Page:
Friday, February 24, 2017

Stress, life happens, and writing / Happenings In The Outhouse 24-Feb-2017

Last week, Dean Wesley Smith wrote an excellent blog post, titled Protecting Choice, where he explored the reasons behind not writing--the good reasons, not the "oh I just don't feel like it" reason.  It's well worth reading it, as well as pretty much everything else he writes.

I am currently at the 35,000 word mark in the second novel in the Shadowkill trilogy.  When I've looked at the past few weeks on my daily word count spreadsheet, I noticed a number of days lately where I wrote nothing.

Yes, you read that correctly.  Nothing.

Last week, my son had a medical emergency, which required me to spend a night in the hospital with him while the doctors figured out what was wrong with him.  He has type one diabetes, but it appeared not to be related to it.

A few weeks before that, I had vehicle problems--both of my vehicles were down, oddly enough with almost the same problem.

A few years ago, if you recall, I had my own personal medical emergency.  I am taking medication, but one of the side effects are . . . well, some I won't mention, for reasons I won't make clear here, but one of the main side effects are mood swings.  Meaning, bad ones.  Quick to anger, and stuff like that.  I recognize when my stress goes through the roof and feel my anger building up, so I work hard at not snapping at my family.  Some times I succeed.  Other times, I hate to say, I do not.

Life happens to us all.  Find ways to get yourself through it.  Find remedies, be it exercise, relaxation, hobbies.

Friday, February 17, 2017

Fight the fear - what's the worst that could happen? / Happenings In The Outhouse 17-Feb-2017

Writers (and most artists/creative types in general) are fickle creatures.  We are fearful.

We have the fear of failure.

The fear of success.

The fear of the "oh, my gosh, look what you did!" reaction from others.

We have a fear of putting our work out there, even when we know in our heart of hearts, that it's not quite perfect.

Fight the fear.  What's the worst that will happen?
My first indie published book was a nonfiction book called Debt Free I Do: 99 Ways Of Having A Memorable Wedding On A Shoestring Budget.

When family and friends found out about this, they laughed.  "What in the world do you know about weddings?"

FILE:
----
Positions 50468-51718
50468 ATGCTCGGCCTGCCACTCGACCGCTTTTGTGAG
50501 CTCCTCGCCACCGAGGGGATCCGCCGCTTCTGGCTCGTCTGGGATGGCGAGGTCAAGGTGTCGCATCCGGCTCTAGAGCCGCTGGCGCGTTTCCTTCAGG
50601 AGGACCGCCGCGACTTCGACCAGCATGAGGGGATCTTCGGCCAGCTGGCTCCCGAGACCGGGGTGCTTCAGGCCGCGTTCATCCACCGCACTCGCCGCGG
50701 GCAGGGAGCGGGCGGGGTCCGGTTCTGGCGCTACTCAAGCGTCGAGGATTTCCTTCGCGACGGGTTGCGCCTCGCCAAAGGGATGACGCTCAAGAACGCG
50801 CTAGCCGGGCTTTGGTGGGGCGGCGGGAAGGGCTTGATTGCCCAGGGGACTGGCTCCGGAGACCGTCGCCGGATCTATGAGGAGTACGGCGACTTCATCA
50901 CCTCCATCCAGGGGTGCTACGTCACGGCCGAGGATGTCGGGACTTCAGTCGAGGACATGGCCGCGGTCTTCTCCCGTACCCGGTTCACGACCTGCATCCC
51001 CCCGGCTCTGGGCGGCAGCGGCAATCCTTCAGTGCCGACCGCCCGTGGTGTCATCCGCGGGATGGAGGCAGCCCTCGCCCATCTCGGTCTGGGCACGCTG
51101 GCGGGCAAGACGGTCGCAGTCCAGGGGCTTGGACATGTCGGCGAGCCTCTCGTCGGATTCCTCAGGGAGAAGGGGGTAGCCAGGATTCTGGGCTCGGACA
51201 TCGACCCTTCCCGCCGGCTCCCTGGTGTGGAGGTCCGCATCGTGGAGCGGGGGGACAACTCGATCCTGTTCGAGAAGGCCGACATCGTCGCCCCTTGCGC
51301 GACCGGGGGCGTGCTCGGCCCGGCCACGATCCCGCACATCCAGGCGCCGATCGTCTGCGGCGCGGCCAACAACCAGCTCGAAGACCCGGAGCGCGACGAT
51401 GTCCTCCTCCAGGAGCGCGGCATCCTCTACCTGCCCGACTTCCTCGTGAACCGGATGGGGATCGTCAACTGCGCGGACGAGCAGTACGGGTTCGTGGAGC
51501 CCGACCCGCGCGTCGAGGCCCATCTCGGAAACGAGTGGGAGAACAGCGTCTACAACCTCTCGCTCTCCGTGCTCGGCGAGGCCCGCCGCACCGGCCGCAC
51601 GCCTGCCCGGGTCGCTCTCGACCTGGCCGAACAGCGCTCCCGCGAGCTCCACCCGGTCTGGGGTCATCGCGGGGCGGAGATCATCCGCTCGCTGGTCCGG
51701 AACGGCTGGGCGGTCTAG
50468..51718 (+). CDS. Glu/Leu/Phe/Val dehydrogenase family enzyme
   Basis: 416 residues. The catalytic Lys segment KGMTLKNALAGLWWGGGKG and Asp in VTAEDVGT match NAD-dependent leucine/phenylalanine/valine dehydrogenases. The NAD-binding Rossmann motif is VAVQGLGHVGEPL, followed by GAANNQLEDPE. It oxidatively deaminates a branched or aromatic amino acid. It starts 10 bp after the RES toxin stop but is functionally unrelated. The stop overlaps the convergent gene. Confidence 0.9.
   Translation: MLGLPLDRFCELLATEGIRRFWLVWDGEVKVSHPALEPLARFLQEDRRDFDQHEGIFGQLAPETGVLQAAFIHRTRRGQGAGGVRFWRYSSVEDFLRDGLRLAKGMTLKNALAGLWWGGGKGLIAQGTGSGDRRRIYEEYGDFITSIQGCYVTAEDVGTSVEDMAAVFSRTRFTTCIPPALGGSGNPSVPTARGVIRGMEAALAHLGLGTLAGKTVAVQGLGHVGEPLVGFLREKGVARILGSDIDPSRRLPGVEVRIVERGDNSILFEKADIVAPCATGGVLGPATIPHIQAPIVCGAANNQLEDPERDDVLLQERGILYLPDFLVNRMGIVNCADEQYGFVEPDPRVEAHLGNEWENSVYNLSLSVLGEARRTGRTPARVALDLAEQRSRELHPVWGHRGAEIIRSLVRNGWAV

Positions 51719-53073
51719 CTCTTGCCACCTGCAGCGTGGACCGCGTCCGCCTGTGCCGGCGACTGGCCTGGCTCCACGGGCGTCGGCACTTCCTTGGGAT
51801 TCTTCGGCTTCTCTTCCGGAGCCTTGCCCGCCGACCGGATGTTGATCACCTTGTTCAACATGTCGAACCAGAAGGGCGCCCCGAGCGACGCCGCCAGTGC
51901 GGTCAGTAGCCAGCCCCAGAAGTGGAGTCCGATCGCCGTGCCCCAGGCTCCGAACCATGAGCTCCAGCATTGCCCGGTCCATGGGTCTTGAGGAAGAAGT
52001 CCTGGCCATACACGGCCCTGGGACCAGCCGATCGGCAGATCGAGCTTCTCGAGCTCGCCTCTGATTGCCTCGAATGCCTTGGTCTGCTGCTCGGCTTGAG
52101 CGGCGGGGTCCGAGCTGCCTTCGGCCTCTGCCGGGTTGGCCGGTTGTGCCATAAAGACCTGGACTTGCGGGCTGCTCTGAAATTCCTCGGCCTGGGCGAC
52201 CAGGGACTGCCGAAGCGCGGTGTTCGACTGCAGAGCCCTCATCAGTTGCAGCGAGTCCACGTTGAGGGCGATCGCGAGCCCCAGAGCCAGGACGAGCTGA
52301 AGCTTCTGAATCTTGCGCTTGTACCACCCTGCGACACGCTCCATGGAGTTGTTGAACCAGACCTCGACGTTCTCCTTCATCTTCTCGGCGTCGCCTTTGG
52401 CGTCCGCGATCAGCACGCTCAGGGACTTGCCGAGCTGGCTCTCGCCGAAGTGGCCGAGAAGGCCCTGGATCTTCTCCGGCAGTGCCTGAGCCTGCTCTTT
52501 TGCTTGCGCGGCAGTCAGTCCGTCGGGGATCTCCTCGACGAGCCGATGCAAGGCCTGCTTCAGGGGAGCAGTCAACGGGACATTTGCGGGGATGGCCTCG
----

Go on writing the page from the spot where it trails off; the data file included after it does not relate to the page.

But I didn't care.  I published it anyway.

Now, almost five years later, I have over 20 published works (some for free on my website, even), from short stories to full-length novels.  Who's laughing now?

Friday, February 10, 2017

Write, Don't Preach / Happenings In The Outhouse 10-Feb-2017

I was listening to a webinar a few weeks ago when they were discussing social change through our writing.

The first book that came to mind was The Chamber by John Grisham.  I saw the movie before I read the book, but the one thing that stood out in my mind (in the book version) was that John Grisham didn't preach about capital punishment.

In fact, by the end of the novel, he set the moral implications of capital punishment on a silver platter, as if presenting both sides of the coin.

The novel gave us a choice.  Both sides seemed plausible, no matter what side you stood on.  He didn't preach one side over the other, even if he did hold a certain view.  The reader just never saw that side of him.

I've read books where the authors preached their social views on issues to the absolute extreme.  Whether I believed in the issue or found that side completely absurd, preaching has always grated me the wrong way.  Even if I believed it.

If you have a story, tell it.  If there are issues you want to address, do it through story.  You may actually sway a reader to your side if you tell your story, through the actions of your characters, well enough.  Take as an example: The Hunger Games.  Suzanne Collins did a wonderful job of portraying the grim realities of a post-apocalyptic life and the greed of a totalitarian system.  Not once did she preach that the big bad government was horrible and should be stopped.  She told it through the story--and through the other two novels in the series.

Friday, February 3, 2017

Setting the big rocks in place / Happenings In The Outhouse 03-Feb-2017

A few weeks ago, I finally came up with "the big rocks" to plot out books two and three of the Shadowkill Trilogy.

What do I mean by big rocks?

Think of ideas as various sized rocks.  Big rocks are the main plot points that are the meat of the story.  This would be the equivalent to the Rebel Alliance stealing the plans for the Death Star in Star Wars: A New Hope.  For example, that is.  There are other big rocks in Star Wars, but for simplicity purposes let's stick with this.

Next to the big rocks are smaller-sized rocks.  Imagine the big rocks being placed in a large bucket.  The remaining space fits the rest of the rocks, and eventually down to sand.  Coming up with the big rocks for the rest of this trilogy has changed the scope of these books--honestly, I know what's going to happen in book three, but didn't figure out how to marry the two.

Now I have.

I am currently around the 21,000 word mark in the second book.  I'm shooting for around 75,000 words, as a guideline, but wherever it ends is fine by me.